As soon as Krasnoye Znamya recognizes the benefits that would come of the project to build a farm with a breeding herd, it will be a fully independent agro-cluster with a closed production cycle.


At a particular stage of the project development, Berezin faced the choice of where to develop Krasnoye Znamya. There were only two main options: to increase milk production, or to deepen processing. At first, the businessman saw the first scenario as a basis, having set aside one billion rubles for investments. However, even at the planning stage, it turned out that the payback period of these investments would take an indefinite amount of time.

The livestock was planned to be increased to 1.3 thousand cows, enabling the company to produce about 13 thousand liters of milk a year. To reduce the costs, Euroinvest began to look for a partner, with a Geo management company from St. Petersburg filling the role as partner. Despite this, these plans were not in the cards; a less expensive and more reliable model of Krasnye Znamya's development was chosen.

The number of cows increased to 700, but the main emphasis was directed towards purchasing processing equipment. For the first time in many years, a factory for the production of cheese, cottage cheese, and yogurt appeared in the Dnovsky district possessing high quality. Moreover, additional areas for fodder production were purchased from 4 thousand hectares to 6.5 thousand hectares. It is possible to close a significant part of the losses and costs using all existing support measures for dairy producers.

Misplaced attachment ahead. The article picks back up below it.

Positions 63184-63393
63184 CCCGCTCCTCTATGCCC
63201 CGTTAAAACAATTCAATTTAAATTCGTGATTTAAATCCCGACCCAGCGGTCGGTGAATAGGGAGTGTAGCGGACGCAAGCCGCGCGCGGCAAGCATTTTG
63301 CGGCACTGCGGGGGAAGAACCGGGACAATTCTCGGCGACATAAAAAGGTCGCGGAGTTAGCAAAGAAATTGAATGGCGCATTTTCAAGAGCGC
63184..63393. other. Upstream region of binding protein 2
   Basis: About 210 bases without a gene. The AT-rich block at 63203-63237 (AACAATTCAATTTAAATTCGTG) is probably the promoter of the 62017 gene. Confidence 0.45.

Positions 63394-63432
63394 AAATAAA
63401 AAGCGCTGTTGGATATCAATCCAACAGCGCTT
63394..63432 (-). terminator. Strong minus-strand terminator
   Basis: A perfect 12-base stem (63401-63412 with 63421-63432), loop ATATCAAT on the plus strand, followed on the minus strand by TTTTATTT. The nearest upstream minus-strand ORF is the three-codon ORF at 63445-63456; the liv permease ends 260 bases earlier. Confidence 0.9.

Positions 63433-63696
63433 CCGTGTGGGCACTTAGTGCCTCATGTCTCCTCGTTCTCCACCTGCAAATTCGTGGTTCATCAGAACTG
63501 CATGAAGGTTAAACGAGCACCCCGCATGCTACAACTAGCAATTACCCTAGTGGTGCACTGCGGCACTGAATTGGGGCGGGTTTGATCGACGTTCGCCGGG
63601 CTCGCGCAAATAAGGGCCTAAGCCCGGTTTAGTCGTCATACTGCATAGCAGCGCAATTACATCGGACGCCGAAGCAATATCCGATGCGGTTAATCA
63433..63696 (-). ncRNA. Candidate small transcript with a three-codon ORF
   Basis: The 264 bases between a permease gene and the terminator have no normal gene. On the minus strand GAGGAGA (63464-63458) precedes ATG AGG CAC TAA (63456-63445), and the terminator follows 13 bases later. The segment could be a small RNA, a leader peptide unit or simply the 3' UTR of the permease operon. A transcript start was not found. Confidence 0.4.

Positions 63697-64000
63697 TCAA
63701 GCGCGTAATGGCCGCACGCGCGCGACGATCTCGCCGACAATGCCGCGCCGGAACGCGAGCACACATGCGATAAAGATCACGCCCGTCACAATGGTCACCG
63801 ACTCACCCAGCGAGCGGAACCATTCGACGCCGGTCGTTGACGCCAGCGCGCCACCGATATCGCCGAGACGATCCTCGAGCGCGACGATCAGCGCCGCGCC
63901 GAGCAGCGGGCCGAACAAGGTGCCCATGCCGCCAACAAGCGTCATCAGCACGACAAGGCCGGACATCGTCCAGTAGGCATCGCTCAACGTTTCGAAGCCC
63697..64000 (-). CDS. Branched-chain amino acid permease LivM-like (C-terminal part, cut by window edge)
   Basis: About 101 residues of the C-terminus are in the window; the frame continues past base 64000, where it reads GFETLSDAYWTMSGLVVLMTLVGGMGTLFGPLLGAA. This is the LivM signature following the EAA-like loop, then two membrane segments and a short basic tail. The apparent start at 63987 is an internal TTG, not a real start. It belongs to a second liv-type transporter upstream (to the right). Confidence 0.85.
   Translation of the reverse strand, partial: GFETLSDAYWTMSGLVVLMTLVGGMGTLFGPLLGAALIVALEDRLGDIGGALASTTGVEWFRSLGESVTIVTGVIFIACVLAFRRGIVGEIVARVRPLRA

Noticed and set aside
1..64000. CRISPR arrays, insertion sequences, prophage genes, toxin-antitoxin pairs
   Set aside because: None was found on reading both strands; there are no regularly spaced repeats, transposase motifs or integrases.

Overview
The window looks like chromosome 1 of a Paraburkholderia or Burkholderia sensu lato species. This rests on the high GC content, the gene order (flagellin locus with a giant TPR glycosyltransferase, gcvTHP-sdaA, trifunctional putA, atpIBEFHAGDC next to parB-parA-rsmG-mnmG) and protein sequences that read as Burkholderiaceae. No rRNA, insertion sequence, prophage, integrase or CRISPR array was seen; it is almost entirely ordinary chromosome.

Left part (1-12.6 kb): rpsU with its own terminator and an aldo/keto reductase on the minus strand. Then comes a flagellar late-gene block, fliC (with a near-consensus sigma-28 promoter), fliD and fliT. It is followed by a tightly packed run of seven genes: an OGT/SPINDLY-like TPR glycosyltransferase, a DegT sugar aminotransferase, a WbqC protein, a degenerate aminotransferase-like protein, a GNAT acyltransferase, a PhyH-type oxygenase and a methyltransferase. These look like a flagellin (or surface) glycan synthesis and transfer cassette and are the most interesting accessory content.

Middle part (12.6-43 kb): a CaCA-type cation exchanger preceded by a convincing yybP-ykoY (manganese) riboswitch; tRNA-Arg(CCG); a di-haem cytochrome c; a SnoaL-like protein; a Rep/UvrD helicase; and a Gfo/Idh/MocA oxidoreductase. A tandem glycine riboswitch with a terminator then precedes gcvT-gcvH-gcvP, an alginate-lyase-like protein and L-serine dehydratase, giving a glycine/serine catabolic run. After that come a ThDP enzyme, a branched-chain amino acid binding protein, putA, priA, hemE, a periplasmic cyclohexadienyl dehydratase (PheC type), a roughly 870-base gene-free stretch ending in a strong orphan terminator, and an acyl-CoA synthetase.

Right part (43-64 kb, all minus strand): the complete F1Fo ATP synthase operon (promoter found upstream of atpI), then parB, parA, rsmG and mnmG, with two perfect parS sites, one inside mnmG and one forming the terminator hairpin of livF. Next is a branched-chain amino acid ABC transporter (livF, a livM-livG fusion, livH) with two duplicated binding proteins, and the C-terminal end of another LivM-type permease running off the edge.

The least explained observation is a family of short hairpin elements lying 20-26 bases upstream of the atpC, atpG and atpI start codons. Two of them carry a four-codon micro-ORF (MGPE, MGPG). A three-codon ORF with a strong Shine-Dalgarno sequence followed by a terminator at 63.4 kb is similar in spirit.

The plans were implemented within two years, and the next stage was immediately announced after that. The farm plans to reconstruct the cattle farm in the village of Iskra for another 200 cows with a maternity ward. This same breeding herd will allow Red Banner to close the production cycle and gain complete independence from outside suppliers.

The Future is in Agro-Technology

One expert characterized Krasnoye Znamya succinctly after the investments of Euroinvest: it looks like a business. In other words, despite its respectively modest scale, it is a profitable project, the model of which being possible to replicate in other regions. This is an pretty unique story for a dairy operation of this size in these latitudes.

By the beginning of the food crisis, Berezin will have a fully working algorithm to organize successful production in a depressive area with challenging climatic conditions. However, suppose the problem is to be solved more comprehensively and at a larger scale (Krasnoye Znamya does not yet cover even the whole Pskov region). In any case, something more is needed - the latest agricultural technologies - which will allow it to work successfully, even under more severe conditions.

This problem is likely to be solved by Berezin's investment fund. A few years ago, he and his partners launched Euro Venture, which, according to its official documents, is interested in bio and agro technologies. The company works carefully; when your commodity is know-how, it is not customary to throw around loud statements. Therefore, we can only assume that the fund has promising developments in the field of agro technology, but at the same time, it is realistic to assess the effectiveness of Euro Venture in other projects, or rather the project. At this current stage, the fund's flagship project is a unique robotic complex for the diagnosis and treatment of cancer. This project was taken at the idea stage, and the company has assisted and support to the developers at every step, up to clinical trials in one of Russia's leading cancer institutes.